Legislation has been introduced in the Senate that would prohibit credit reporting agencies from charging consumers for freezing their credit.
The bill, known as the Freedom from Equifax Exploitation (FREE) Act, is being introduced by Senators Elizabeth Warren (D-MA) and Brian Schatz (D-HI) in response to the data breach that occurred at Equifax that left the Social Security numbers and other personal data of as many as 143 million people vulnerable.
Besides making credit freezes free, the bill would also do the following:
- Require credit reporting agencies to refund any charge for a credit freeze following the Equifax breach
- Create a federally mandated requirement for credit reporting agencies to offer consumers a credit freeze or credit freeze removal
- Prohibit credit reporting agencies from selling consumers’ personal data to marketing companies when their credit is frozen
- Allow consumers to request that a fraud alert be included in their credit file if they have suspicion that they were harmed by the unauthorized disclosure of their personal identifying information, and extend the alert period from 90 days to one year and can be renewed for an additional year
- Give consumers the ability to get two free credit reports each year instead of just one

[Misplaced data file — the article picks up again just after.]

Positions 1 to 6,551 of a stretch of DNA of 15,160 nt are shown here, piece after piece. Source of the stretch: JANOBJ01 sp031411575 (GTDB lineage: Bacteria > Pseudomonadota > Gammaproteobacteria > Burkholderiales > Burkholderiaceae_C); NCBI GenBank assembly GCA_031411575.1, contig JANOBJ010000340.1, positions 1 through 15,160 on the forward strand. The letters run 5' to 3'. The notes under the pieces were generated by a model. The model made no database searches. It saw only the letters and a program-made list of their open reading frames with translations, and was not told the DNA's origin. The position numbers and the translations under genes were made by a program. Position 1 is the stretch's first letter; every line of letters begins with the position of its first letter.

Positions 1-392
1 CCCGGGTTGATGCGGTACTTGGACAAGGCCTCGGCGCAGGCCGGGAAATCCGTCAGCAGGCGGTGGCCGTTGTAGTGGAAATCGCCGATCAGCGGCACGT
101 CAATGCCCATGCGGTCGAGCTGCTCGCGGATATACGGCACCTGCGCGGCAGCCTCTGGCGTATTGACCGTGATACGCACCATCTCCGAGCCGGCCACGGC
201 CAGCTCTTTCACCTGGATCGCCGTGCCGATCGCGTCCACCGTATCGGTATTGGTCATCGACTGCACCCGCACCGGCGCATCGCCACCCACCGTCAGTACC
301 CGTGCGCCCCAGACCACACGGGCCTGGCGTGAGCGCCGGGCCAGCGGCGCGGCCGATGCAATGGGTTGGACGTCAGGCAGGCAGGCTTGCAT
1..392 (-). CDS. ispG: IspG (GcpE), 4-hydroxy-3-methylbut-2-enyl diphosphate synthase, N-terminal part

“Credit reporting agencies like Equifax make billions of dollars collecting and selling personal data about consumers without their consent, and then make consumers pay if they want to stop the sharing of their own data,” said Senator Warren. “Our bill gives consumers more control over their own personal data and prohibits companies like Equifax from charging consumers for freezing and unfreezing access to their credit files. Passing this bill is a first step toward reforming the broken credit reporting industry.”
Warren also said that she is launching an investigation into the credit reporting companies, announcing today that she sent letters to Equifax, TransUnion and Experian. Her letter to Equifax criticized the company for its initial response, saying it took too long to announce the breach and in doing so didn’t provide enough clarity about what happened. She then demanded answers to numerous questions within two weeks seeking information such as how many and what types of records were accessed and what company databases were accessed.
She also sent letters to the Federal Trade Commission and Consumer Financial Protection Bureau (CFPB) wanting to know what obligations credit reporting agencies have in reporting breaches to these agencies and the number of complaints they have received about the breaches.
Lastly, Warren also sent a letter to the Government Accountability Office requesting a review of the Equifax breach, seeking information on the current regulatory structure governing credit reporting agencies and consumer rights with respect to dealing with credit reporting agencies.